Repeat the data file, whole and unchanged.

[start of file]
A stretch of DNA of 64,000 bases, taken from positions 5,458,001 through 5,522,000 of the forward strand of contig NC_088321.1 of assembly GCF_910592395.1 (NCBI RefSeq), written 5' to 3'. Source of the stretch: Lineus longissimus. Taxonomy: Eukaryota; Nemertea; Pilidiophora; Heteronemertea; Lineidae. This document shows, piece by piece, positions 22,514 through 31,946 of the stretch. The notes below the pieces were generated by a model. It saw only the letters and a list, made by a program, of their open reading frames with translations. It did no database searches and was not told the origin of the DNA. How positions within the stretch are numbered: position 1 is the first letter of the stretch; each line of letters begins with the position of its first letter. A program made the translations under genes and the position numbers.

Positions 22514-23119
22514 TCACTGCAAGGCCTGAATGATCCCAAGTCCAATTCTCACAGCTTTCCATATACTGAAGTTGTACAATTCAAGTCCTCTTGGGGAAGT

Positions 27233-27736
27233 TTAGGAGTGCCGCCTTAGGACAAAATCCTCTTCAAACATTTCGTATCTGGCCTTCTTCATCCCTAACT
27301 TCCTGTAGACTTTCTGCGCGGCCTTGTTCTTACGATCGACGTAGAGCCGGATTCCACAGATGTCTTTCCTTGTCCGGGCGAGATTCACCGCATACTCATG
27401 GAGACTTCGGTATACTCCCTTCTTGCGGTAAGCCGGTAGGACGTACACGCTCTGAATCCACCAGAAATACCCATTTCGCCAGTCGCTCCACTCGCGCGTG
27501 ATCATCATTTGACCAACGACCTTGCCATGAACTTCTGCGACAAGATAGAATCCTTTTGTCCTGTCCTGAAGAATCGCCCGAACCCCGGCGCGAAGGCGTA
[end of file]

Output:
A stretch of DNA of 64,000 bases, taken from positions 5,458,001 through 5,522,000 of the forward strand of contig NC_088321.1 of assembly GCF_910592395.1 (NCBI RefSeq), written 5' to 3'. Source of the stretch: Lineus longissimus. Taxonomy: Eukaryota; Nemertea; Pilidiophora; Heteronemertea; Lineidae. This document shows, piece by piece, positions 22,514 through 31,946 of the stretch. The notes below the pieces were generated by a model. It saw only the letters and a list, made by a program, of their open reading frames with translations. It did no database searches and was not told the origin of the DNA. How positions within the stretch are numbered: position 1 is the first letter of the stretch; each line of letters begins with the position of its first letter. A program made the translations under genes and the position numbers.

Positions 22514-23119
22514 TCACTGCAAGGCCTGAATGATCCCAAGTCCAATTCTCACAGCTTTCCATATACTGAAGTTGTACAATTCAAGTCCTCTTGGGGAAGT

Positions 27233-27736
27233 TTAGGAGTGCCGCCTTAGGACAAAATCCTCTTCAAACATTTCGTATCTGGCCTTCTTCATCCCTAACT
27301 TCCTGTAGACTTTCTGCGCGGCCTTGTTCTTACGATCGACGTAGAGCCGGATTCCACAGATGTCTTTCCTTGTCCGGGCGAGATTCACCGCATACTCATG
27401 GAGACTTCGGTATACTCCCTTCTTGCGGTAAGCCGGTAGGACGTACACGCTCTGAATCCACCAGAAATACCCATTTCGCCAGTCGCTCCACTCGCGCGTG
27501 ATCATCATTTGACCAACGACCTTGCCATGAACTTCTGCGACAAGATAGAATCCTTTTGTCCTGTCCTGAAGAATCGCCCGAACCCCGGCGCGAAGGCGTA